BERKELEY, CA - JULY 01: Traffic makes its way along Interstate 80 on July 1, 2015 in Berkeley, California.
(Photo : Photo by Justin Sullivan/Getty Images)
It is expected that the automatic emergency braking will become a standard safety system by 2020.
According to Tech Times, several automakers are aiming to make automatic emergency braking (AEB) standard equipment by 2022. The introduction of the automatic emergency braking safety system in the United Stated virtually guarantees it will also carry over to the Canadian market.
The National Highway Traffic Safety Administration (NHTSA) has announced on its official website a commitment from 20 automakers to make the AEB systems a standard feature by Sept. 1, 2022. The car maker companies entering this agreement represent more than 99 percent of the U.S. automotive industry.
The U.S. based Insurance Institute for Highway Safety (IIHS) also entering the groundbreaking agreement with the NHTSA and the 20 automakers, according to the publication Wheels. Among these automakers included in the pact are top brands such as Volvo, Ford, General Motors, Toyota, Audi, Volkswagen, Honda, BMW, Jaguar, Hyundai, Kia, Land Rover, Mazda, Maserati, Subaru, Porsche, Tesla, Mercedes-Benz and Mitsubishi.
U.S. Transportation Secretary Anthony Foxx declared that this is an exciting moment for car safety. He added that this is a win-win situation, for consumers as well as for safety. These 20 automakers will save lives and help prevent thousands of crashes by "proactively making emergency braking systems standard equipment on their vehicles."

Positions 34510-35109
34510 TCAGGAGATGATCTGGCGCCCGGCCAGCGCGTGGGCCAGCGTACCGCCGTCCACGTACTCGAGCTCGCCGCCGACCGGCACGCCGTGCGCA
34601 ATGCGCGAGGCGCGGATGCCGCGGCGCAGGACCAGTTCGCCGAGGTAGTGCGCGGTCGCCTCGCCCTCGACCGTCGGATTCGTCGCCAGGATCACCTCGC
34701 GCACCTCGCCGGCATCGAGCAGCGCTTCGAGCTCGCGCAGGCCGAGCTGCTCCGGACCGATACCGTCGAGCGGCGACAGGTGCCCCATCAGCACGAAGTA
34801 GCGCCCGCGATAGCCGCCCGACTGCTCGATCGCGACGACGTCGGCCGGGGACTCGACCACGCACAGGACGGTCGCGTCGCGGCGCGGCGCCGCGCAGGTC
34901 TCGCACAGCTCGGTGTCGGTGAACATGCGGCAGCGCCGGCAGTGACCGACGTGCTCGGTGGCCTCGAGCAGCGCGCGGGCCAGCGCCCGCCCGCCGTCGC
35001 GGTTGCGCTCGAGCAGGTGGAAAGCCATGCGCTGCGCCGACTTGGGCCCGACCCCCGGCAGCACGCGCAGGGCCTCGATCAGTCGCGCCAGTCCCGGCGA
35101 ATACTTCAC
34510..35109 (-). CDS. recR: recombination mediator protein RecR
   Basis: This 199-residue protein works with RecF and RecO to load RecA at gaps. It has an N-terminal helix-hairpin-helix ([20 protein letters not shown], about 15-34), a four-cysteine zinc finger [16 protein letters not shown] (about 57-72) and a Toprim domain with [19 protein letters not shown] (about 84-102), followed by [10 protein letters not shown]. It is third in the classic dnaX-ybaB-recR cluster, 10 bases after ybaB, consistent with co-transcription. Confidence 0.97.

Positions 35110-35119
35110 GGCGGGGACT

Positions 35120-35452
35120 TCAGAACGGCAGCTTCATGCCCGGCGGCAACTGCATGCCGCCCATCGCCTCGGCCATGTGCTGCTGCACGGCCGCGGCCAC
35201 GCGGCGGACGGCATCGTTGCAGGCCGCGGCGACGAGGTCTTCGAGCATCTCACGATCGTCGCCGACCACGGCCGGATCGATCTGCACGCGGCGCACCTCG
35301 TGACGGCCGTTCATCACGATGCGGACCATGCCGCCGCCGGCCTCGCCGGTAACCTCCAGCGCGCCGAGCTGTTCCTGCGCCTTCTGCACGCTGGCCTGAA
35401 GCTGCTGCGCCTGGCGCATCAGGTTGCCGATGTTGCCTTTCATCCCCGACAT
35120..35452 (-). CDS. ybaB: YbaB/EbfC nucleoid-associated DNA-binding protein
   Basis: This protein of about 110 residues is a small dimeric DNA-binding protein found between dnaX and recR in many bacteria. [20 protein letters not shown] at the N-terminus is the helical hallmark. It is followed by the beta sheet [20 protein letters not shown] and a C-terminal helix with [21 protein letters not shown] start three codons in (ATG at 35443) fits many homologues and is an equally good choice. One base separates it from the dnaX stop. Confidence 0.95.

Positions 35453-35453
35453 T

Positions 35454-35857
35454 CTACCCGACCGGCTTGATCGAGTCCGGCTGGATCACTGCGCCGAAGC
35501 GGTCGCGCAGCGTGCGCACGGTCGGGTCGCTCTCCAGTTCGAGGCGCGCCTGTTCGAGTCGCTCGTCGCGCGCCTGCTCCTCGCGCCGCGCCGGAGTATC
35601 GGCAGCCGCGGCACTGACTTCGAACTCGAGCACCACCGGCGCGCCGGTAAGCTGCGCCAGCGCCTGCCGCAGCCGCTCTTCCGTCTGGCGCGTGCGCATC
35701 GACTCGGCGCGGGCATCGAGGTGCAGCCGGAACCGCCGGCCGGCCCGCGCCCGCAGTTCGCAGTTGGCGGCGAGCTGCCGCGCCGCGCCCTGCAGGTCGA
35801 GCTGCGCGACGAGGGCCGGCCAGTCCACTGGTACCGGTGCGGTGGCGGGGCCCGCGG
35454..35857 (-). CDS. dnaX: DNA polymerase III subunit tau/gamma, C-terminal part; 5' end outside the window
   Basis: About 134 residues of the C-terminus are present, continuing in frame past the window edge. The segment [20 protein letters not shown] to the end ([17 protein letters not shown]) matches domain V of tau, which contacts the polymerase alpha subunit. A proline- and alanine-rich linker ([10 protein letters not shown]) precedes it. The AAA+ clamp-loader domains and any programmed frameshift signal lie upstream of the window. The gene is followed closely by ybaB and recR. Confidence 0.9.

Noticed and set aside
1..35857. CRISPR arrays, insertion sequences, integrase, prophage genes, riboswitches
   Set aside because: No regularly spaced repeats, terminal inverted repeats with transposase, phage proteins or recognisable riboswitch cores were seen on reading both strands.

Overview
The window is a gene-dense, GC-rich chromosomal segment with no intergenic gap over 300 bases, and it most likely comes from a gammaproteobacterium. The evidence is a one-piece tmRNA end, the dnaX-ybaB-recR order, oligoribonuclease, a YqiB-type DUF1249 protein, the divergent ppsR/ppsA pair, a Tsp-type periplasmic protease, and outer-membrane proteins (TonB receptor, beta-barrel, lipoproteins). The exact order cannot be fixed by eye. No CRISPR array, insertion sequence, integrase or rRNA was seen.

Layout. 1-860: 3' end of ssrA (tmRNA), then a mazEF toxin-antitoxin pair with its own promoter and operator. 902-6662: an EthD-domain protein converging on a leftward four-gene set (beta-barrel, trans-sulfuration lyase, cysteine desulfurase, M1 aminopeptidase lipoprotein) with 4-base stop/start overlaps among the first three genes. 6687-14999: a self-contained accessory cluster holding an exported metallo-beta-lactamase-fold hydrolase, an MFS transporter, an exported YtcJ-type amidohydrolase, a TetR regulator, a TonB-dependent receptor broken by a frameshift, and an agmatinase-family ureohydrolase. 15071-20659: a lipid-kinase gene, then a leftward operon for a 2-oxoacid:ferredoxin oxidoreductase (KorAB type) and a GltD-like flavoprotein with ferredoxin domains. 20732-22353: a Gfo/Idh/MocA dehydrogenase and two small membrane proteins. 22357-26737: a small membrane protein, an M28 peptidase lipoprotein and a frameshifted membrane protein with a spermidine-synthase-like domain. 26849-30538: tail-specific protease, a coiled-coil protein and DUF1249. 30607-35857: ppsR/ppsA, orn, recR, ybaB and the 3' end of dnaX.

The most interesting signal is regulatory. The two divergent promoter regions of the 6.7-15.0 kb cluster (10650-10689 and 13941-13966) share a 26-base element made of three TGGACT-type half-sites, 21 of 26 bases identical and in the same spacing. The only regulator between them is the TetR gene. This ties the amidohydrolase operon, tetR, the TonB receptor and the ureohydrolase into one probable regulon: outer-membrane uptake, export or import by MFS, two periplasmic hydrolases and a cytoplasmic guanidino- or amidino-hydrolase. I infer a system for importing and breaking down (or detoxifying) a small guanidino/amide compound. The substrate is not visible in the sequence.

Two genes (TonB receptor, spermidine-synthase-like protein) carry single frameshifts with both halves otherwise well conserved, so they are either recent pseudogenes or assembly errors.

Applying the brakes for the drivers, AEB systems can prevent crashes and help to reduce their severity. The automatic emergency braking technology uses a combination of on-vehicle sensors such as lasers, cameras or radar to detect imminent collisions.
The technology is warning the driver first. If he does not respond fast enough, the technology is applying brakes automatically.
In some vehicles currently on the market, the AEB systems are already being offered as an option. However, the task of making them standard is unprecedented.
Because it bypasses the regulatory process, the agreement saves three years to deliver the technology as standard equipment. The AEB standard feature could prevent a total of 12,000 injuries and 28,000 crashes nationwide in this time span of three years, according to the NHTSA.